Wholesaling Made Simple
By Pierre Mouchette | Bits-n-Pieces
Rather than signing a 'purchase agreement' and buying every property outright, there is an ingenious way to wholesale real estate by signing a Purchase Agreement and then selling that contract to another Buyer so that they can buy it outright.
Due Diligence & Property Prospectus Report
To wholesale any property correctly, you must be aware of all relevant details about the property. This should be part of your due diligence before contacting the property owner (Seller). In doing your due diligence, you will understand the property and formulate what is wrong, what needs repairing, and what needs to be accomplished to bring the property to its highest and best value. Additionally, you will know what to offer the Seller as a purchase price and justify the owner's inquiries about how you conjectured that price.
Information uncovered can be used to create the Property Prospectus Report. This report is essential to your prospective buyers since it serves as a basis for marketing the property and getting them excited about the property.
Finding a Motivated Seller
Some specific techniques can be used to find motivated sellers. These details are thoroughly detailed in 'How to Become a Real Estate Investor, (ISBN-13: 9781544128993).' To help open the door so that you do not go in cold turkey, you should explain to the potential Seller through email or a letter your intentions and that you would like to go over the details in person at their convenience.
When you make your offer in person to a motivated seller, your offer needs to be accompanied by a thorough explanation of your intention. Explain to the Seller:
How Is This Accomplished?
This is accomplished by having a signed purchase agreement between yourself and the Seller, which gives you an equitable interest in the property. This contract is a paper asset that you can sell to a third party and get paid an assignment fee without ever owning the property. Benefits of the purchase agreement are:
The Who and How of Contract Assignment
When an investor (Buyer A) finds a great real estate deal and signs a Purchase Agreement with the Seller, they have the option (if their Purchase Agreement contains the proper language) to assign (aka sell) this assignment to another investor (Buyer B).
When Buyer A sells/assigns the Purchase Agreement to Buyer B, they do it with a simple, 1-page document called an Assignment Agreement. This document legally transfers all of Buyer A's rights to Buyer B. It also releases Buyer A (Assignor) from any liability or obligation and substitutes Buyer B (Assignee) in their place.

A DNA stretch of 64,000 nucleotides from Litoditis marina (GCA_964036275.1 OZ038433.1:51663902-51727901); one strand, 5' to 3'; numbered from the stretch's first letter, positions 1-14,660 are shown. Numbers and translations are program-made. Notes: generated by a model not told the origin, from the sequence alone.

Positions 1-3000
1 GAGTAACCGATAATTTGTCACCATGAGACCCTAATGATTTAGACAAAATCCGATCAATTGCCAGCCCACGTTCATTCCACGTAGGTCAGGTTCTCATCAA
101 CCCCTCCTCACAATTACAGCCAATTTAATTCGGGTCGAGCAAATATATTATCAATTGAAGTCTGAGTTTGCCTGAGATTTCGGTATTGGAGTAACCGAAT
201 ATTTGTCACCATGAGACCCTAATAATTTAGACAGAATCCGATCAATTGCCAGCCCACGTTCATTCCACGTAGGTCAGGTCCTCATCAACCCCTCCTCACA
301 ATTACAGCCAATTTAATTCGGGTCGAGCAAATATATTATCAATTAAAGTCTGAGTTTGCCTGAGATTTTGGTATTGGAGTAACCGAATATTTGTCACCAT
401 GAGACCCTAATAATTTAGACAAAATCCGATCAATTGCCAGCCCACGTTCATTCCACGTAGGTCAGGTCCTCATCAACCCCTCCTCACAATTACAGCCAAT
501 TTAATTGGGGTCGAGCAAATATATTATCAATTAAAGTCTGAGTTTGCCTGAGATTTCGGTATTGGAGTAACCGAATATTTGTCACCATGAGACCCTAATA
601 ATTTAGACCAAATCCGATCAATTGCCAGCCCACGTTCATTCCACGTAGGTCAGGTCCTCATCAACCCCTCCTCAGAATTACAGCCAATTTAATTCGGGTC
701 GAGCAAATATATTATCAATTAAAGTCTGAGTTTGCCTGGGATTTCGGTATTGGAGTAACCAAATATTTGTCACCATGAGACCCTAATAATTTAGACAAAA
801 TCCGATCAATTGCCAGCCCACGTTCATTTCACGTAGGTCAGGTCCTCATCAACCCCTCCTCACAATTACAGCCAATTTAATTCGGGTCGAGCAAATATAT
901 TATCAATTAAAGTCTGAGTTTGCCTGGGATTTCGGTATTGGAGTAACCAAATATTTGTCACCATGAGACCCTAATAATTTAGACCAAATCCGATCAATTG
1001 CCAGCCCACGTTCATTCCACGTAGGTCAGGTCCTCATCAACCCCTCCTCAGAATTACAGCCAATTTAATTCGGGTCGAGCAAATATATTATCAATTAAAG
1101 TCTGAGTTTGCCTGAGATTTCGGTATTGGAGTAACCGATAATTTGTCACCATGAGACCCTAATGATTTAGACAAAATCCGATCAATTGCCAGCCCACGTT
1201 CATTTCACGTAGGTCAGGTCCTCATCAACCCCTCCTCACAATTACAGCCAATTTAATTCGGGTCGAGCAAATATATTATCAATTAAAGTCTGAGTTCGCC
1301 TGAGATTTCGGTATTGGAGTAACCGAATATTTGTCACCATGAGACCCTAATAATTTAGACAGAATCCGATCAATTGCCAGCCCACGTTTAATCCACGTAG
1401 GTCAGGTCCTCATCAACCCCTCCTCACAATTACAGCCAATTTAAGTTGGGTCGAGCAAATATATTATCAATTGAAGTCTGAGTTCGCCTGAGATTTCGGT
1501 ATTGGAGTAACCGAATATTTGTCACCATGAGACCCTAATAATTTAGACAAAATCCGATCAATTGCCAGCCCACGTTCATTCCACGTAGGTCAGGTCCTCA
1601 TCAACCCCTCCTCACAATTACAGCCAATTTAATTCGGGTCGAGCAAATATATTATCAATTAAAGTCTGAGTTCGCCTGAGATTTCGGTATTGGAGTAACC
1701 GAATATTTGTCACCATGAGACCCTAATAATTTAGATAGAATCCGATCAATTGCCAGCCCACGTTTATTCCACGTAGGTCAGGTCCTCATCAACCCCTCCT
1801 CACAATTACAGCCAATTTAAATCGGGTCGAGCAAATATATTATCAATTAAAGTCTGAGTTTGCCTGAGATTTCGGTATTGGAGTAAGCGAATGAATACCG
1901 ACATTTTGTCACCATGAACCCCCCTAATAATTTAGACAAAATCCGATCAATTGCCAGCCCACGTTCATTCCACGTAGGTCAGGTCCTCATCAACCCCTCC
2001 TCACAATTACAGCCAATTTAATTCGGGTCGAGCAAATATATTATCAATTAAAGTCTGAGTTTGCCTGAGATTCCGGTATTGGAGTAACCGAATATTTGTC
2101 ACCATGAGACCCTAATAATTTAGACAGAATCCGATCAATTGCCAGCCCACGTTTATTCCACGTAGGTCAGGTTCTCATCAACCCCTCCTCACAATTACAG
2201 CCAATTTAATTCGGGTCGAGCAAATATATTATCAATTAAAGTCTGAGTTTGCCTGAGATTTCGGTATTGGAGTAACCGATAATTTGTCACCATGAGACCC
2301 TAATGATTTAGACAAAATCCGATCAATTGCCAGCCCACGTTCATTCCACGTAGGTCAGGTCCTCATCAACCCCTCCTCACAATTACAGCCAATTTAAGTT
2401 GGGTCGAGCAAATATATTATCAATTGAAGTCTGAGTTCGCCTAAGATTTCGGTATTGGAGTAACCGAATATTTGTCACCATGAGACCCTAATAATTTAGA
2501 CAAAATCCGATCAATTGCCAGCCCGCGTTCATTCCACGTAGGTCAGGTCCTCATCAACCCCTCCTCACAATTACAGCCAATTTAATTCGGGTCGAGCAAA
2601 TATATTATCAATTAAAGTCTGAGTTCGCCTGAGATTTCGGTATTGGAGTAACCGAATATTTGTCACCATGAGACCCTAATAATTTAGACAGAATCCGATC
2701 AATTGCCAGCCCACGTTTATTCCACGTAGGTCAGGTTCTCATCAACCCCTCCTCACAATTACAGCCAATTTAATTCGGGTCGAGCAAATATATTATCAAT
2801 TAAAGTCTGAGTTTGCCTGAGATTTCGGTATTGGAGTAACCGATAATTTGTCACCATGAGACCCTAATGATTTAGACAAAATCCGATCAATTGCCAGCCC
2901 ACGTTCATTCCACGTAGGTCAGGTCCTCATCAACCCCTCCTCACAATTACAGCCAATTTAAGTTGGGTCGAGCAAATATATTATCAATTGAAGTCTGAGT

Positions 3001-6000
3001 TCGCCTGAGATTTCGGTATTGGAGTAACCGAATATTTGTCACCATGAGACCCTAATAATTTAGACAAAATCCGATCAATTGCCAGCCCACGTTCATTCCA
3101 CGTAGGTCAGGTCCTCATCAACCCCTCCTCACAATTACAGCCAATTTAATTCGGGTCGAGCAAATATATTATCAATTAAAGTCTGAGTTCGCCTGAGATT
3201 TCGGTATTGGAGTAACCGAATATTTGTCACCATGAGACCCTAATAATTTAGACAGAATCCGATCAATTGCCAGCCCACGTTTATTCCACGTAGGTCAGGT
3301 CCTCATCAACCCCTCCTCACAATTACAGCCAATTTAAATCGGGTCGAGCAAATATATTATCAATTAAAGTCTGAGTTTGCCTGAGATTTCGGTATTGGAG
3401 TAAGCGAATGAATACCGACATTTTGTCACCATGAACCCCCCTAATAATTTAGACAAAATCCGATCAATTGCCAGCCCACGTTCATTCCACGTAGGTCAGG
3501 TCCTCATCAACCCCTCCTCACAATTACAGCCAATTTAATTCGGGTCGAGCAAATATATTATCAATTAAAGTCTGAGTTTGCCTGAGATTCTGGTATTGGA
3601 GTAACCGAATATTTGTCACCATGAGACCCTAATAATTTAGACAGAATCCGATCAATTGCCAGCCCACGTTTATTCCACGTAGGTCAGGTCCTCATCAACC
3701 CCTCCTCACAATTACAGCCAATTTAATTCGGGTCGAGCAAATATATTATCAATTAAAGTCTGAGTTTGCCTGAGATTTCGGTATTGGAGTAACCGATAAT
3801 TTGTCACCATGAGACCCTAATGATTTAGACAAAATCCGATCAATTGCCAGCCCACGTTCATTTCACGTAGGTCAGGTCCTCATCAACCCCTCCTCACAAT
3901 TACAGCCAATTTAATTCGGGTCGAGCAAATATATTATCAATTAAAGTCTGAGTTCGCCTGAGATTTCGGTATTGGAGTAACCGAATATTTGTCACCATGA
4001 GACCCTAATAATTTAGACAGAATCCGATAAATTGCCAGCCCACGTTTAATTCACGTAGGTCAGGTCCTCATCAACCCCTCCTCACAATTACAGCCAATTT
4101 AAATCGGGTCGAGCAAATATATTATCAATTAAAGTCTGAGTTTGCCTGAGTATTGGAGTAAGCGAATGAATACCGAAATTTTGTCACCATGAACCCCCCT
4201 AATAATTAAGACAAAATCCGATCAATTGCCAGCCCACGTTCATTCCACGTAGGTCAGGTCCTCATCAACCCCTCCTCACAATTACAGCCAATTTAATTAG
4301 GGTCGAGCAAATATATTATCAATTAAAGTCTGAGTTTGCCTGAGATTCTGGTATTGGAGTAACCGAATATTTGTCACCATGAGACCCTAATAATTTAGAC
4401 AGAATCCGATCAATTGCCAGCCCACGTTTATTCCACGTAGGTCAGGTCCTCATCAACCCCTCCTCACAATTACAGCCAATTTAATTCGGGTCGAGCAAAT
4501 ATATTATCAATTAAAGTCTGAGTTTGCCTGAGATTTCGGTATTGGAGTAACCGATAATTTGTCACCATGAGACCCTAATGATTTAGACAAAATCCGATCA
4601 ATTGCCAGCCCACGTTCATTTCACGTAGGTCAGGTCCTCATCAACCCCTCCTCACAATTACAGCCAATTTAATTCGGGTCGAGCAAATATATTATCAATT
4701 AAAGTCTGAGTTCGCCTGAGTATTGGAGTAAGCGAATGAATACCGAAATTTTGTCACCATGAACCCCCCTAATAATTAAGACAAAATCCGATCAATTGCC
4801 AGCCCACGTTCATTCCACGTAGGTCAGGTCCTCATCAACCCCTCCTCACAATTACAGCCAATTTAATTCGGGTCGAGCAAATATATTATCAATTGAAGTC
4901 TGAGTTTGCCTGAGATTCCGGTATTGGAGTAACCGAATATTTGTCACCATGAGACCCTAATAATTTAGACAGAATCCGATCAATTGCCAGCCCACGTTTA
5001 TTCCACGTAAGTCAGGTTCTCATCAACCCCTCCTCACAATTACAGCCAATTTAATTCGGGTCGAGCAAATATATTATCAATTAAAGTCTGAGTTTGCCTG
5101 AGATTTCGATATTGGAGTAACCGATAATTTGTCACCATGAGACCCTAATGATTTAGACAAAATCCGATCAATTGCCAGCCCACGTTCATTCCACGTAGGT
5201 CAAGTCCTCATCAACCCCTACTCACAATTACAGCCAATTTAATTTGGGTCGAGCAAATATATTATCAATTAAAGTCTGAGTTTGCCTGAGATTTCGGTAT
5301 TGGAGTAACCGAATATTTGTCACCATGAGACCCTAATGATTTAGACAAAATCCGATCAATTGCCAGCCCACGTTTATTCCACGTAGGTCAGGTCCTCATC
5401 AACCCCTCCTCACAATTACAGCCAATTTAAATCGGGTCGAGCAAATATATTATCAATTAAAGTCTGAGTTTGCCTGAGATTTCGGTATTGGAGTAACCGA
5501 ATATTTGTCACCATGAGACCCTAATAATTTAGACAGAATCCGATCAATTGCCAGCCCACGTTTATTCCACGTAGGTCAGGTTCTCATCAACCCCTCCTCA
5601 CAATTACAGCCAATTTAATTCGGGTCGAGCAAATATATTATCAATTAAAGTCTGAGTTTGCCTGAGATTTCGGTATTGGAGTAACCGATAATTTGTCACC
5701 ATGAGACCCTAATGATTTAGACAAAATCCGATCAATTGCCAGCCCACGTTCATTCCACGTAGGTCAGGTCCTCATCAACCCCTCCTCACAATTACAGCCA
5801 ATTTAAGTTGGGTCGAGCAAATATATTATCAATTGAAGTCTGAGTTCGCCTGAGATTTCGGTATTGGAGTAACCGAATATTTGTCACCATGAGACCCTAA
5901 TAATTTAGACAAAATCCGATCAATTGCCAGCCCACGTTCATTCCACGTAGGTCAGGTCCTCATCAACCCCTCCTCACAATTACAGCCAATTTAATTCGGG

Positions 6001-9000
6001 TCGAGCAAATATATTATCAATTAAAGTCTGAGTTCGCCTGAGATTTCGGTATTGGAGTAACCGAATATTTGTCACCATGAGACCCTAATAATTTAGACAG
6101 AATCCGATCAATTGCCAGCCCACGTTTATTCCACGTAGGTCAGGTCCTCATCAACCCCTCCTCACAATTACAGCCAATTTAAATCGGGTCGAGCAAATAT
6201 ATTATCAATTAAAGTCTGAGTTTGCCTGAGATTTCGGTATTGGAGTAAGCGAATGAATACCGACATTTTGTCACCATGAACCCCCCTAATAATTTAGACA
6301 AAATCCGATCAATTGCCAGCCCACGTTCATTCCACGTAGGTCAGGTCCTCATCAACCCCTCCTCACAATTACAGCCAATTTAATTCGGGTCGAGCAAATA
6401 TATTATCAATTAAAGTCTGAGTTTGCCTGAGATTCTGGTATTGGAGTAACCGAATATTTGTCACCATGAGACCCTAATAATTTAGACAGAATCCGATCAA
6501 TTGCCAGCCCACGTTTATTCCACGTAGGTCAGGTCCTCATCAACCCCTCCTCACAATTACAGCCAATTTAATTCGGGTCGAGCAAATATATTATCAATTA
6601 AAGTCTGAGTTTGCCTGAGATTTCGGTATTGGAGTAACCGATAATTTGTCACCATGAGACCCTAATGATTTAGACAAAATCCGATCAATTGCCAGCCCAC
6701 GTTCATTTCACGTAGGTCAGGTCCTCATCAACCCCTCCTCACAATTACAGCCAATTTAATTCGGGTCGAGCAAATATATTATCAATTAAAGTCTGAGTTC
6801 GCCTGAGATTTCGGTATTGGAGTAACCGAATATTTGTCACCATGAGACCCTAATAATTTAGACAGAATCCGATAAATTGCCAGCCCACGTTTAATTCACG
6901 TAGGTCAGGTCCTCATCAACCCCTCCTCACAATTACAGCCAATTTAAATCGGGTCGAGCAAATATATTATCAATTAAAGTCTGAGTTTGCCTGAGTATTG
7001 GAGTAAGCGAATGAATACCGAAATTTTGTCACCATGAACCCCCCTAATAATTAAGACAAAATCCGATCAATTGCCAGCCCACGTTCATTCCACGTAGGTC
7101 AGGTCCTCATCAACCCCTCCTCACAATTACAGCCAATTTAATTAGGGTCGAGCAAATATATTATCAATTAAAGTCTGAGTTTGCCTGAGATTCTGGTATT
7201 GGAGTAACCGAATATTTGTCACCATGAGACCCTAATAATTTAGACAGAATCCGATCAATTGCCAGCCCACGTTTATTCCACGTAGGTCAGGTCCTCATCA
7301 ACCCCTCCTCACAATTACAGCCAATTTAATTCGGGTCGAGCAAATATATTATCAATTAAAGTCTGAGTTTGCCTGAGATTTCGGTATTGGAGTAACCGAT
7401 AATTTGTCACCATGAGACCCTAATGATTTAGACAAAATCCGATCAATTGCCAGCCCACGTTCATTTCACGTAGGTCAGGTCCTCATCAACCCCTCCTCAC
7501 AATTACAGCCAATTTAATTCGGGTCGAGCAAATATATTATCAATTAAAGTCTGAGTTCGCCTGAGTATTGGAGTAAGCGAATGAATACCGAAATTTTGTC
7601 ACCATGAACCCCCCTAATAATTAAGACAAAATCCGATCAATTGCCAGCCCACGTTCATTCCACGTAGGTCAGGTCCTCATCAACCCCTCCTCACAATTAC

Essentially, Buyer B can then purchase the property directly from the Seller, at the same price, at the same terms, with the same deadlines. Everything stated in the original Purchase Agreement now applies to Buyer B instead of Buyer A.
Parties to the Assignment
How It is Done - Flow
Due Diligence & Property Prospectus Report
To correctly assign the contract to a new Buyer, you must be aware of the relevant details of the subject property. This should have been a part of your due diligence before you purchased the property (lets you know how to price), and you need to market the property to Buyer B (from your Buyers' List) and any other potential cash buyer. Make a Property Prospectus Report. Your Property Prospectus Report should contain at a minimum:
Find the Buyer, Assign the Contract, Collect the Deposit
When you work with a Prospective Buyer, let them know that you are in charge by thanking them for their interest in the property and telling them if they wish to move forward with the purchase, you will need:
Once both items are received, the property will be reserved in their name, and we will contact (Attorney/Title Company Name & Location) to begin the closing process. They will contact you (Buyer) in the next few days and send you the closing documents and preliminary title report for your review and approval. Our tentative goal is to close this transaction within (30 days). This means you will need to submit your funds and all the required paperwork to (Attorney / Title Company Name) by (or before) that time.
When asking for a deposit, obtain ten percent of the purchase price. Deposit and do not spend the deposit until the transaction is closed and the property has been transferred from the Seller to your Buyer. All kinds of obstacles can get in the way of closing (title issues, funding issues, inspection issues, etc.). You should NEVER touch this deposit until the deal is done. The following caveat is in your contract "Assignee has the right to a full refund of the Down Payment, upon demand, if any action or inaction of either Buyer/Assignor or Seller prevents the closing of the sale of Property according to the terms of the Purchase Agreement."
Deliver Documentation to Title Company, Close, Get Paid
Proof Of The Funds That You Have Received For The Deposit.
This should be everything they need to order title insurance, prepare the necessary paperwork for all parties to sign, and then move forward with closing the transaction. Given that this is a cash deal (with no mortgages or outside financing involved), this should not be a complicated transaction for your closing agent to pull off.